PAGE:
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NASA Satellite Un-stranded

michael posted more than 11 years ago | from the get-out-and-push dept.

Space 21

Ronnie Coote writes "In March, a previous article mentioned that NASA's latest Tracking and Data Relay Satellite (used for communications between Shuttle, Space Station, ground, etc) had been stranded in a low orbit due to fuel leaking from its tanks. Well, thanks to the hard work of Boeing and NASA boffins, it's now reached geostationary orbit and "expected to fulfill its contractually required 15-year service life". More details from Boeing."

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21 comments

I would have gotton first post (5, Funny)

isorox (205688) | more than 11 years ago | (#4381274)

unfortunatly my first post was routed through this satelite, and got stranded inbetween the tv and 802.11b antennas

Re:I would have gotton first post (1)

ergo98 (9391) | more than 11 years ago | (#4381378)

It looks like you did get first post. Sidenote: Is it just my imagination, or did this story appear in the archives before even appearing on the front page?

Re:I would have gotton first post (2)

Alsee (515537) | more than 11 years ago | (#4387929)

Is it just my imagination, or did this story appear in the archives before even appearing on the front page?

I suggest you check your ping times. You can get all sorts of odd results when they go negative.

-

well.. (-1, Offtopic)

Anonymous Coward | more than 11 years ago | (#4381653)

Richard Stallman's writings about the GPL are designed to hide his true
intent and to make it seem as if he is engaged in some form of "noble"
cause. In fact, the aim of the GPL is to destroy a particular group --
to sabotage a legitimate class of endeavor which Richard claims is
"immoral."

Open source itself is a noble pursuit, as are public libraries. It's
wonderful when software which was developed at the public's expense, or
by those generous enough to share their work, is available to all. But
the GPL is an attempt to use open source as a weapon by preventing
exactly one group of people from benefiting from it: programmers and
engineers who would build upon that work and be rewarded for doing so.
In fact, it goes farther in that it damages or destroys the prospects
of ANYONE who would hope to make a living by creating software.

When he played in the sandbox of academia more than 20 years ago,
Richard insisted upon MAKING everyone else share his or her toys. When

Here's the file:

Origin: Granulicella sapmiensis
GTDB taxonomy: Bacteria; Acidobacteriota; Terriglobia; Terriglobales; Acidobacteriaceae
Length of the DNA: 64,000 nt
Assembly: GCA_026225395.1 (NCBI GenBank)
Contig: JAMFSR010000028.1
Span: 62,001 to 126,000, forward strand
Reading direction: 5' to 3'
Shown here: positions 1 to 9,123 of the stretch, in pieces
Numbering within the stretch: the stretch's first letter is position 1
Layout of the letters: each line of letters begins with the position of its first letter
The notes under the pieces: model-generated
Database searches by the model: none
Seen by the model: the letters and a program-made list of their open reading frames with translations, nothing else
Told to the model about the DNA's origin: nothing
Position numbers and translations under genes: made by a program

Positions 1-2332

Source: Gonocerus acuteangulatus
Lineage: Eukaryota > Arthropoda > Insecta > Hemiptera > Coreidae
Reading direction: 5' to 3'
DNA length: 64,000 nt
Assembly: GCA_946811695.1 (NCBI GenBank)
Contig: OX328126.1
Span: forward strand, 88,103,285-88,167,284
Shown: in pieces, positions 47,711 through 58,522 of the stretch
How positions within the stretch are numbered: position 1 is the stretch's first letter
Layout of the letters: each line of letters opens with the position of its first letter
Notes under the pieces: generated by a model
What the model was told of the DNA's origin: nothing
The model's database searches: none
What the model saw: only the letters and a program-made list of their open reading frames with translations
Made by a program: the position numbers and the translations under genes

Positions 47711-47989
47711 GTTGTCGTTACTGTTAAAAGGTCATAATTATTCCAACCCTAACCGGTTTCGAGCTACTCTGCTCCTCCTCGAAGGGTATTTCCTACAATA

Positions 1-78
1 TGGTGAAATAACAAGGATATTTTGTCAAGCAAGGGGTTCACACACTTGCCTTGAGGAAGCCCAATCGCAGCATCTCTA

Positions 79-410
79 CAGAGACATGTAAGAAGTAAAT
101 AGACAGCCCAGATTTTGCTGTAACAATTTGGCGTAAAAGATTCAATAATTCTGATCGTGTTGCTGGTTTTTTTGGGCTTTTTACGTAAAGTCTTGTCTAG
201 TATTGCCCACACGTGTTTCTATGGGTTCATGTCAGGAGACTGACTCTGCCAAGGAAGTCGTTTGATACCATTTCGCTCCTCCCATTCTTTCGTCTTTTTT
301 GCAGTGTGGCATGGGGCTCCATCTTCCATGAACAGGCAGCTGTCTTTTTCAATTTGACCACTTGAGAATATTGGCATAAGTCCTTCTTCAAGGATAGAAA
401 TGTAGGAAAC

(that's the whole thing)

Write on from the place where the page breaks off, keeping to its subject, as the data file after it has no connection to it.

they did not, he vowed vengeance. He has, for more than 20 years, nursed
a grudge against those who would not give their work away for free.
He has built a storehouse of rhetoric -- employing time-honored propaganda
techniques -- in an attempt to sabotage their efforts.

The fundamental problem with Richard's crusade was (and is!) that he failed
to recognize that the norms and practices of academia were artificially created
to bring about a particular end: the development of knowledge which can then be
used "outside the bubble" in the real world. In the world of academic research,
researchers forego material rewards, but are rewarded instead with an
opportunity to live, full-time, in an incredibly rewarding intellectual
playground. But that world is not self-sustaining; rather, it is created
and supported by funding from government and from private businesses. What
they ask, in return, is that they be able to build practical products based
on the work that is done there. This symbiotic relationship works well, and
most academics understand it. But Richard did not -- and was angered by the
efforts of companies such as Symbolics, which sought to use the work
done in the MIT AI Lab to produce real world products. (It failed,
incidentally, though for reasons which had nothing to do with the quality
of its products.)

In short, the GPL is effectively the result of an academic's tantrum --
railing against the "unfortunate" reality that the real world is not entirely
like the cloistered world which once existed in the MIT AI Lab. In the
real world, the reward systems are inescapably and irrevocably different,
and we must recognize and in fact appreciate this.

Richard, it's still time to recognize that what you are doing is hurtful and
harmful and stop doing it. Would you really like to be remembered for having
spent your entire life nursing a petty grudge?

rerouted pressurant? (2)

budalite (454527) | more than 11 years ago | (#4382267)

Ignoring the fact that I do not know whether "pressurant" is a real word or not, the fact that they were able to (ala Star Trek Enterprise, which could apparently reroute damn near anything through and to anything) "reroute" the pressurant around a blocked valve is a pretty cool thing. Promote that guy to Chief Trilithium Engineer!!

(I registered just so I can moderate. Bahaha. )

RTF Press Release, damn it! (5, Informative)

Observer (91365) | more than 11 years ago | (#4382439)

The problem was not a leaking fuel tank. The Boeing press release linked in the /. story (it's only a few hundred words, for pity's sake) says clearly that the problem was that the pressurant (that is, the thing that pushes the fuel out of the tank to the motor) didn't get to the tank, because of a blockage in a valve.

But all kudos to the engineers from Boeing and NASA who worked out what the problem was - quite possibly from fairly subtle clues in the telemetry information or some very careful trial and error experiments - and how to get around it and coax the satellite up to its intended orbit.